Seagull strutting along Banks Wall.

At the southern end of Prince of Wales Drive, is Molineux Point.
This area commemorates the Sydney Ports sister relationship with Yokkaichi Port Authority, Japan. The monument was officially opened in March 2001.

Molineux Point Lookout
This post is part of Saturday Snapshot

Saturday, 17 September 2016

Blackwattle Bay

My youngest season plays soccer over the winter months. His home ground is Wentworth Park in Glebe. The only thing that separates our home from the park is Blackwattle Bay and Anzac Bridge.

When the weather is fine, I like to walk to the game. 

It takes about 45mins if I go across the bridge and about an hour if I walk around the bay. 

Both are scenic and interesting and provide lots of photo opportunities! 

But I prefer the bay walk - less traffic and more greenery.

And plenty of different views of the Anzac Bridge!

Blackwattle Bay was a working harbour full of timber mills and ship-breaking yards. 

In 1969 the Glebe Society was formed to create access to the foreshore for local residents. It has taken them 40 years, but they now have four beautiful parks to their credit - Jubilee, Federal, Blackwattle Bay and Bicentennial parks.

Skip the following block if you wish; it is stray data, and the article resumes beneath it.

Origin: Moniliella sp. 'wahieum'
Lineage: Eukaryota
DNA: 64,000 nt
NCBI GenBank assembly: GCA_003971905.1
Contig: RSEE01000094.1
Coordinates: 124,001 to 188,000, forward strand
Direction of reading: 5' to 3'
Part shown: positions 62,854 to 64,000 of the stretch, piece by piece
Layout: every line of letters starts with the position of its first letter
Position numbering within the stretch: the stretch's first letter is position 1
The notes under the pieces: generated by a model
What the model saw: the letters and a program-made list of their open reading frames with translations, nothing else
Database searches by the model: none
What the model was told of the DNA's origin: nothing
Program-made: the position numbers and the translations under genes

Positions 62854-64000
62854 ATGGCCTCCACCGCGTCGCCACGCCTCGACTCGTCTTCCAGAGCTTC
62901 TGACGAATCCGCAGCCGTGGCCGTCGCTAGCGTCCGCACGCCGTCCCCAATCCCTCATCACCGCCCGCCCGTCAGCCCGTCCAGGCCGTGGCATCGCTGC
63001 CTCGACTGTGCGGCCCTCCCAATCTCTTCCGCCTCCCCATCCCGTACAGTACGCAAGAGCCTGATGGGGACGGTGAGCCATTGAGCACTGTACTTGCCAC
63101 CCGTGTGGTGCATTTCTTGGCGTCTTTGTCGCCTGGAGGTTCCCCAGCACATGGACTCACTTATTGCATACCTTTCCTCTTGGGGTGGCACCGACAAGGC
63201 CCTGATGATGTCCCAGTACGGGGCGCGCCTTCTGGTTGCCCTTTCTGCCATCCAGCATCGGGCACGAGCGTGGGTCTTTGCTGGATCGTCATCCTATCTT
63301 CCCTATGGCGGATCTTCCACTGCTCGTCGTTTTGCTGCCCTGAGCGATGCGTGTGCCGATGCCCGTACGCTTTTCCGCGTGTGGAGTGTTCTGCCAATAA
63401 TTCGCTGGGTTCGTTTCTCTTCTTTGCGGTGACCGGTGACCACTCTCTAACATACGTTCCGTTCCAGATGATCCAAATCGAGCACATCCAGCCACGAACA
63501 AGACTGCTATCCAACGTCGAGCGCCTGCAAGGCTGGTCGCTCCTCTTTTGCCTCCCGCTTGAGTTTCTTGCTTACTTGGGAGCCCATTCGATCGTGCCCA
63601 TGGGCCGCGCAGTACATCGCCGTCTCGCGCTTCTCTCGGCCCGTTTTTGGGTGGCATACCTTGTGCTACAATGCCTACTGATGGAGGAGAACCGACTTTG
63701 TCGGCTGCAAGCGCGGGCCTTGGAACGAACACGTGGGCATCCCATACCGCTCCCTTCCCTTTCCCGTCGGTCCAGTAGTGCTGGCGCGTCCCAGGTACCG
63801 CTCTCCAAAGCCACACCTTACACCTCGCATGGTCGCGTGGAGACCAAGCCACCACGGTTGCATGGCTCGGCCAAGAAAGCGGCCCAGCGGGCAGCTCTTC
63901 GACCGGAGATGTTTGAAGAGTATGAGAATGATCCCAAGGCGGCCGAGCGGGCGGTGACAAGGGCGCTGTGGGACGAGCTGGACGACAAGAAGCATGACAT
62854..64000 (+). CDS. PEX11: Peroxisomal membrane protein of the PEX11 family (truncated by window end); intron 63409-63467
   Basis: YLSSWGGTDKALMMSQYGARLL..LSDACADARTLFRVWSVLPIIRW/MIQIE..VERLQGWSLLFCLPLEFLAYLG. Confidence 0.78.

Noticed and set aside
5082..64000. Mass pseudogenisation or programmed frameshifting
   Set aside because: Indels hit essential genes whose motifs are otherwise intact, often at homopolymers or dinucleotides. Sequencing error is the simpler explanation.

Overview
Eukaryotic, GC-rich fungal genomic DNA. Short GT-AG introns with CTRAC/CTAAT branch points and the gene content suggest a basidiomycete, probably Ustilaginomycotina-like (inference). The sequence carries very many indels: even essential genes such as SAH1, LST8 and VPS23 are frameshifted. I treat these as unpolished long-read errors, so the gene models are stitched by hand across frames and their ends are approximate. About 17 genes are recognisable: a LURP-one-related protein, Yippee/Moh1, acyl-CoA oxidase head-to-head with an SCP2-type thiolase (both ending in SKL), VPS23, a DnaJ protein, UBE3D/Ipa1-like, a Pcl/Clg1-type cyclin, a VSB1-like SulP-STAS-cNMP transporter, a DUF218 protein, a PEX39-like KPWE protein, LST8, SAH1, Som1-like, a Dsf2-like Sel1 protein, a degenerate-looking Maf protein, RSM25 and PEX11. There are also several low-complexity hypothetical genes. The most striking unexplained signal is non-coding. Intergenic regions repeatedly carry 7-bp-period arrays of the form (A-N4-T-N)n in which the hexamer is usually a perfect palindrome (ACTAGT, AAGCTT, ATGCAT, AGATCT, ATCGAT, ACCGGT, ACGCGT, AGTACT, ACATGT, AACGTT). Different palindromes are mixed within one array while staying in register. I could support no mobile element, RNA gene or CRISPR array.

They have kept a crane and some of the old machinery as memorials.

The old timber mills reclaimed mud flats and mangroves swamps to house their yards.
The mangrove swamps quickly became putrid - full of industrial waste and sewerage.

The current sea walls are far more lovely and make it much easier to enjoy the foreshore, but they (& the earlier pollution) have changed the ecosystem of the bay tremendously.

Two years ago, Sydney Uni devised a flowerpot system on the seawalls to encourage rockpool activity once again in the area. See my original post here.

The project has been so successful in re-introducing 28 species of marine life back into the bay, that they have continued the scheme around more Sydney seawalls, including those in Farm Cove and Elizabeth Bay.

Near the Blackwattle campus of Sydney Secondary College, they're also working to re-establish some saltwater mangrove trees. Eco-engineering is the new growth industry around the foreshore!